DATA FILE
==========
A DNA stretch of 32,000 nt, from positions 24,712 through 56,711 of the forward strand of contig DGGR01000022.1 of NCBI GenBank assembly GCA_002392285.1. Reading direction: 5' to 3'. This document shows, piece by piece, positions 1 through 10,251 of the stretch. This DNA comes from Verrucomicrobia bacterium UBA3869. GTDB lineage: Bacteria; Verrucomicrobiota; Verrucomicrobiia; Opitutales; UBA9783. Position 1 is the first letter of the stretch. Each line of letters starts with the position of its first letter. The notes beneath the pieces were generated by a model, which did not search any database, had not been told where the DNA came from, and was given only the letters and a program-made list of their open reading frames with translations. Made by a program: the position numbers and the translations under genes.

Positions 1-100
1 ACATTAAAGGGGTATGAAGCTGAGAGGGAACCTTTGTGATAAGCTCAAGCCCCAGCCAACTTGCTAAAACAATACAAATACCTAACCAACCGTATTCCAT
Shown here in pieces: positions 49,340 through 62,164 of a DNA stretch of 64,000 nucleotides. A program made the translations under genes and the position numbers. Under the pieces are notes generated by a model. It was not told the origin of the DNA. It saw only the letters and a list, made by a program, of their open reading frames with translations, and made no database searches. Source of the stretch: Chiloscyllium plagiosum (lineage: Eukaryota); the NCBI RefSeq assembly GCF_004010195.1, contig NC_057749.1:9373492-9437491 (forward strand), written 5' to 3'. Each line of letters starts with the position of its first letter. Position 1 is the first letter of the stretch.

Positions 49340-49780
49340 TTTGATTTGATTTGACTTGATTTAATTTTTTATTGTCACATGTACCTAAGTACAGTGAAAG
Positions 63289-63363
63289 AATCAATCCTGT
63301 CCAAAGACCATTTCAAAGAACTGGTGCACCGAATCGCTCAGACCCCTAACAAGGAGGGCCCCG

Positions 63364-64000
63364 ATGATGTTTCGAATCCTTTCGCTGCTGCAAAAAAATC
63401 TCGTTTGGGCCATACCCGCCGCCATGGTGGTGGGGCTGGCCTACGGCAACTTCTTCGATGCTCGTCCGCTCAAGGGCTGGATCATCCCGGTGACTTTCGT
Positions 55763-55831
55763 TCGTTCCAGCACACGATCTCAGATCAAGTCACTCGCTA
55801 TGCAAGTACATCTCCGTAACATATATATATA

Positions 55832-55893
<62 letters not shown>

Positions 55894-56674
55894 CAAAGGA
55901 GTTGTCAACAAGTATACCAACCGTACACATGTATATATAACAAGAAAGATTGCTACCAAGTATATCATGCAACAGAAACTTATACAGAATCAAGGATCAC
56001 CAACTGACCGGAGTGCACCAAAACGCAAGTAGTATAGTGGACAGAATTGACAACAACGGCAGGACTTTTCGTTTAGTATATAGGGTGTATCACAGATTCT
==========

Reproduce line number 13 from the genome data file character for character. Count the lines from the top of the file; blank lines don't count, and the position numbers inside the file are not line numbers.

Positions 55763-55831